Thursday, July 4, 2013

When In the Course of Human Events...

IN CONGRESS, July 4, 1776.

The unanimous Declaration of the thirteen united States of America,

When in the Course of human events, it becomes necessary for one people to dissolve the political bands which have connected them with another, and to assume among the powers of the earth, the separate and equal station to which the Laws of Nature and of Nature's God entitle them, a decent respect to the opinions of mankind requires that they should declare the causes which impel them to the separation.

We hold these truths to be self-evident, that all men are created equal, that they are endowed by their Creator with certain unalienable Rights, that among these are Life, Liberty and the pursuit of Happiness.--That to secure these rights, Governments are instituted among Men, deriving their just powers from the consent of the governed, --That whenever any Form of Government becomes destructive of these ends, it is the Right of the People to alter or to abolish it, and to institute new Government, laying its foundation on such principles and organizing its powers in such form, as to them shall seem most likely to effect their Safety and Happiness. Prudence, indeed, will dictate that Governments long established should not be changed for light and transient causes; and accordingly all experience hath shewn, that mankind are more disposed to suffer, while evils are sufferable, than to right themselves by abolishing the forms to which they are accustomed. But when a long train of abuses and usurpations, pursuing invariably the same Object evinces a design to reduce them under absolute Despotism, it is their right, it is their duty, to throw off such Government, and to provide new Guards for their future security.--Such has been the patient sufferance of these Colonies; and such is now the necessity which constrains them to alter their former Systems of Government. The history of the present King of Great Britain is a history of repeated injuries and usurpations, all having in direct object the establishment of an absolute Tyranny over these States. To prove this, let Facts be submitted to a candid world.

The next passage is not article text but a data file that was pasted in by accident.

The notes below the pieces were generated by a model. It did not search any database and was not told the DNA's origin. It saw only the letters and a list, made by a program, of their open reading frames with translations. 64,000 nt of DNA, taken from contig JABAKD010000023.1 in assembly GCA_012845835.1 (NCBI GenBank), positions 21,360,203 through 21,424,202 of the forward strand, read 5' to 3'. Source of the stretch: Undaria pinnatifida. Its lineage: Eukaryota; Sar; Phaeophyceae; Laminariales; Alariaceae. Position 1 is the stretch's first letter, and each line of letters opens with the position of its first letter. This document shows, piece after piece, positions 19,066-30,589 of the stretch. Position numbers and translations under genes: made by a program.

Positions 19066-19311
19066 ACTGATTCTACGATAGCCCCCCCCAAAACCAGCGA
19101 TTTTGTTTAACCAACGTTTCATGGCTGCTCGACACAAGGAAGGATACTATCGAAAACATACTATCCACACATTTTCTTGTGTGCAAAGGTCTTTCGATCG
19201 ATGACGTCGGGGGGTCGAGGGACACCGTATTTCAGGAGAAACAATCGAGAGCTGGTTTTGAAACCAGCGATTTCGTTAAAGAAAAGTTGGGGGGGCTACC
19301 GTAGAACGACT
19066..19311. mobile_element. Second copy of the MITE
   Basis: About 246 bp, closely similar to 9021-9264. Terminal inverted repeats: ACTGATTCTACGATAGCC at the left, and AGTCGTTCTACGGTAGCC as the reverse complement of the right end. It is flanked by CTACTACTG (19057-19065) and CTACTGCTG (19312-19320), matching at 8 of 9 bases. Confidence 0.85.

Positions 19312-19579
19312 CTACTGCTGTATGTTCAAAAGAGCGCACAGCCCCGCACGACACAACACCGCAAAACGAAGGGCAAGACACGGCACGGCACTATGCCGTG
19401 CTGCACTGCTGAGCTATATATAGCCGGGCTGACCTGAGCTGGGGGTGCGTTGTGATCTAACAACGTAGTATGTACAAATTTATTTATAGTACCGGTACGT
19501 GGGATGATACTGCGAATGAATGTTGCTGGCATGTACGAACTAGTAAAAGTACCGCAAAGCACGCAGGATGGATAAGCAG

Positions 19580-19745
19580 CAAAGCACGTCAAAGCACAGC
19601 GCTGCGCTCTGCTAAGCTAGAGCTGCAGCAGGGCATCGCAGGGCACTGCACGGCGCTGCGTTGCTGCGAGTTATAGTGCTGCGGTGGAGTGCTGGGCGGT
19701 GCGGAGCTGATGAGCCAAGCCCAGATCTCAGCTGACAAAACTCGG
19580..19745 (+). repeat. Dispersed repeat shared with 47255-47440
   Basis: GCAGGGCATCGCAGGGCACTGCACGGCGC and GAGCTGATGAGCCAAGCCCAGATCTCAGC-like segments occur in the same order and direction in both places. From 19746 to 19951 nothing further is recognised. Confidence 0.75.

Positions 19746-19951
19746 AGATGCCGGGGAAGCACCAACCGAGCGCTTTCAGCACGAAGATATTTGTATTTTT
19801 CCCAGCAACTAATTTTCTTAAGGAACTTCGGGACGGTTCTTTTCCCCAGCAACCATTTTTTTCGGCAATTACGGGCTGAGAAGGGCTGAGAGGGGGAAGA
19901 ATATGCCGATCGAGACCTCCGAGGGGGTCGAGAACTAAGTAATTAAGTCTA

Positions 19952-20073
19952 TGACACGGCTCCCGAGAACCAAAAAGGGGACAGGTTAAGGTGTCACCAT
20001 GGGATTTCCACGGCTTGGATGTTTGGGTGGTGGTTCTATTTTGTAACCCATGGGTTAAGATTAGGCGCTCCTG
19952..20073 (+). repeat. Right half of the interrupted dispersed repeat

He has refused his Assent to Laws, the most wholesome and necessary for the public good. 
He has forbidden his Governors to pass Laws of immediate and pressing importance, unless suspended in their operation till his Assent should be obtained; and when so suspended, he has utterly neglected to attend to them. 
He has refused to pass other Laws for the accommodation of large districts of people, unless those people would relinquish the right of Representation in the Legislature, a right inestimable to them and formidable to tyrants only.